Let’s not exclude our vegan friends from the cookout! VBQ maps out everything you need to throw the ultimate vegan barbecue from starters like this kale salad to desserts. This summer, consider barbecued tofu. Make sure to follow these tips for a perfectly cooked vegan meal.
Reprinted with permission from VBQ
“I hate the taste of tofu, even when it isn’t barbecued,” “I simply don’t like the texture of tofu” or simply “Tofu always burns on the barbecue.” We often hear these and other similar arguments. Our reply is typically, “You’ve just never tried really good tofu.” And this is true in most cases.
Rule #1: Buy good quality tofu
There is tofu and there is tofu. By this we do not only mean the difference between soft silken tofu, which is not suitable for barbecuing, and firm tofu. As far as texture is concerned, there is a big difference between them. But also with regard to flavor. Essentially, tofu is not made from standard soybeans, and each tofu maker has their own particular recipe, which gives the final product its own distinct flavor. For barbecuing, it is better to use firm but moist and elastic tofu that does not crumble.
Rule #2: Press tofu
Tofu contains a lot of liquid, which means that it can be stored without drying out, but this also makes it difficult to put flavor into it. You can very easily press it to remove the excess water. There are special tofu presses available, which makes sense if you eat a lot of tofu and eat it often. However, you can also just use two plates, paper towels and a heavy pot. Line a plate with paper towels and put the tofu block on it. Cover with more paper towels and with the second plate. Weigh the whole thing down with a pot or other heavy object. Take off the weight after about 20 minutes and the tofu is ready for the next step.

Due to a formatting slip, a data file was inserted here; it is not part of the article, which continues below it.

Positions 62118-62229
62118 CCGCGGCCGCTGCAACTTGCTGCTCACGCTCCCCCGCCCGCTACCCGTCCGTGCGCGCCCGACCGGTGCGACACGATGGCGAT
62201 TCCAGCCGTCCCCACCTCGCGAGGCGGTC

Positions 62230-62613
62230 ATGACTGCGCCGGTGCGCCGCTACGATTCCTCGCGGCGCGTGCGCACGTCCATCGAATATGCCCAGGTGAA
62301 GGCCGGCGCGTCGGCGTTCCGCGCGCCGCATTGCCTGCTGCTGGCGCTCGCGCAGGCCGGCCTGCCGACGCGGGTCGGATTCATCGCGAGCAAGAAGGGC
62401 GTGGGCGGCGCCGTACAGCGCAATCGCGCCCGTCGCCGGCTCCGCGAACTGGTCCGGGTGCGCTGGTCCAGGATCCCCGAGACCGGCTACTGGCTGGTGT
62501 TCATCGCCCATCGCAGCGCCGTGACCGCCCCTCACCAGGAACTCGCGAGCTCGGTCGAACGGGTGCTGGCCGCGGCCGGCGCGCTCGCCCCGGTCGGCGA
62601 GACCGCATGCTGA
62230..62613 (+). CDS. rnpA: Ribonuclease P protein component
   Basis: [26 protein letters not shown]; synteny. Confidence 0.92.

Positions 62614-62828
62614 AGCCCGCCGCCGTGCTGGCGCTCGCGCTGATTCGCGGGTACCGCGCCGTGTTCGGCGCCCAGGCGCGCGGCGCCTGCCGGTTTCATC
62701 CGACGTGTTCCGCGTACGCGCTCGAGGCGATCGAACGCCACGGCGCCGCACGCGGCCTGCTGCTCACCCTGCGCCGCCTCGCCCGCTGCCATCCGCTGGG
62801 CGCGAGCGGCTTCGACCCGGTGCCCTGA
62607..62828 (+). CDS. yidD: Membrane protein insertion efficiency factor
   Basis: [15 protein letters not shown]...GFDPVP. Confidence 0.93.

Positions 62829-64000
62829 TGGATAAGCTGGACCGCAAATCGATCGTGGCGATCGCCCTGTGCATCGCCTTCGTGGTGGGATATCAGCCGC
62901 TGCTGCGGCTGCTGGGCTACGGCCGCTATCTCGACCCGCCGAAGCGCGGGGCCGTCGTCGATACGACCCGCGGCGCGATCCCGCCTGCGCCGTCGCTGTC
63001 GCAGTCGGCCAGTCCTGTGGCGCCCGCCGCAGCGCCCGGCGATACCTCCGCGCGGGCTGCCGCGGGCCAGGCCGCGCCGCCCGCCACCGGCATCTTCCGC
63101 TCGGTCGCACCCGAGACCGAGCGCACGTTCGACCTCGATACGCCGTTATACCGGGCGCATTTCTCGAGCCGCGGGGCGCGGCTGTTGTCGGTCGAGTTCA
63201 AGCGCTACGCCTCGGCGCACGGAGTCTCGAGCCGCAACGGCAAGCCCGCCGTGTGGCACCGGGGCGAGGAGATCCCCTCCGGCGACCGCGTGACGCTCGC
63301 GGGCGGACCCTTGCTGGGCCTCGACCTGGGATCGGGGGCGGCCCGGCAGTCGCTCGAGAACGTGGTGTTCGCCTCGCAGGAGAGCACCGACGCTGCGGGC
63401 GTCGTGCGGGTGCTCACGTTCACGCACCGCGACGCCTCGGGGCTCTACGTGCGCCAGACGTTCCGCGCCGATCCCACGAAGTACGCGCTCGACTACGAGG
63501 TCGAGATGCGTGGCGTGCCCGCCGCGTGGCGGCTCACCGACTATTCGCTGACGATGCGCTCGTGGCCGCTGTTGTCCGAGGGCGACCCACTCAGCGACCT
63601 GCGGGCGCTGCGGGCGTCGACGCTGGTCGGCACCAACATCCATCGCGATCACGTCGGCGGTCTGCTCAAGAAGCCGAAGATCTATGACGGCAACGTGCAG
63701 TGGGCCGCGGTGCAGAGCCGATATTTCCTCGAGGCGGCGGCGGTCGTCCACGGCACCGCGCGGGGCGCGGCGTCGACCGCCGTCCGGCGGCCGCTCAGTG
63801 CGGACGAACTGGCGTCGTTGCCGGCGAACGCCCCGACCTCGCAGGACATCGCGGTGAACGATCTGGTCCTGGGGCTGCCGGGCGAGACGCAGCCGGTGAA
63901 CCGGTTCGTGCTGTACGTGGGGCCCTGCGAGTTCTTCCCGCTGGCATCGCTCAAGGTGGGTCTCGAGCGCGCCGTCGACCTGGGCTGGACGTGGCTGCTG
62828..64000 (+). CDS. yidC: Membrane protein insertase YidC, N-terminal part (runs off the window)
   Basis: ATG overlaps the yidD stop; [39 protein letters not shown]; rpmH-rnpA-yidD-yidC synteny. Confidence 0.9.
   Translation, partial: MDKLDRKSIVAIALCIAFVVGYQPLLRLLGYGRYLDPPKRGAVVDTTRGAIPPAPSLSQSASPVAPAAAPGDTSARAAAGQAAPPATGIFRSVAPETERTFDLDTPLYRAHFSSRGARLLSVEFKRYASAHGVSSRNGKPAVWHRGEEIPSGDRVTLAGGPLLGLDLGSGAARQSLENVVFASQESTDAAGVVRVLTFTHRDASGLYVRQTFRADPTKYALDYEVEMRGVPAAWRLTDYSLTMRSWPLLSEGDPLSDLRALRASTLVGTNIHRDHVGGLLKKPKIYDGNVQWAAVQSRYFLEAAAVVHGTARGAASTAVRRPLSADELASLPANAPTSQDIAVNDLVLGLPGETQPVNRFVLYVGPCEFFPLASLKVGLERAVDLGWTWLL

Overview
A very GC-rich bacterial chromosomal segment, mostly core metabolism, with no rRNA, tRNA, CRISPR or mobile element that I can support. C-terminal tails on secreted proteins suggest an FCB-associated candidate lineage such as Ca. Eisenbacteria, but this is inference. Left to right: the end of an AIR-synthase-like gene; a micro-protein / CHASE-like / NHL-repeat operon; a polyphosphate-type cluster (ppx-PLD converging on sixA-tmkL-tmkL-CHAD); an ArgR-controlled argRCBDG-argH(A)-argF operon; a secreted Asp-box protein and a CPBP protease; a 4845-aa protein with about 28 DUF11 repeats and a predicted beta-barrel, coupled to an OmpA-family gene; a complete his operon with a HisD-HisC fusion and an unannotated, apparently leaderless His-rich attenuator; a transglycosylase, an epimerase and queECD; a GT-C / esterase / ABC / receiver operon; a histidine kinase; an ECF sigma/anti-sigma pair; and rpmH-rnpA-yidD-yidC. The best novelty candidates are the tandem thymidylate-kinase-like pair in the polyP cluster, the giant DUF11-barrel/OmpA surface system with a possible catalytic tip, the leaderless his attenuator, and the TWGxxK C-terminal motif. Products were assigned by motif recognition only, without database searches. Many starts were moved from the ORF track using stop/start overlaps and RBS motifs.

Rule #3: Freeze tofu
Here’s an insider’s tip from Japan that you have to try: Whole, well-drained tofu blocks are completely frozen, and then left to thaw on a plate lined with paper towels. The excess liquid is released during thawing and the tofu becomes firmer and more absorbent. It is quite normal for tofu to turn yellow when frozen.
Rule #4: Slice tofu properly
You should not cut tofu into thin slices. The soft bean curd can barely offer any resistance to hard barbecue tongs, so turning thin tofu slices over will be more exciting than a James Bond film. You cannot go wrong if you cut the tofu into slices about 1. inches (3 cm) thick.
Rule #5: Marinate well for a long time
As previously explained, tofu has a naturally mild flavor, so it can be enhanced by means of a strongly flavored marinade and spices. Cut the pressed or thawed tofu into thick slices and immerse them in a large amount of marinade for several hours. Seasoning mixtures containing olive oil, coarse sea salt, paprika and ground cumin work quite well.
Rule #6: Use plenty of oil
Dry tofu will stick to a grill faster than you can count to three. To prevent this, tofu slices seasoned with a dry rub should be brushed with plenty of oil before
being placed on the grill, and any marinades should contain a large proportion of oil. Brushing the grill with oil before laying the tofu over it will ensure that he tofu will reach your plate whole.
Rule #7: Sear over direct heat; finish cooking over indirect heat
Tofu is particularly suited to the newest cast-iron grills, because they are good for leaving char marks and you can create the patterns you like on it. Sear the tofu slices over direct heat for about 3 minutes each side, and leave them over indirect heat for 6 to 8 more minutes to become crispy.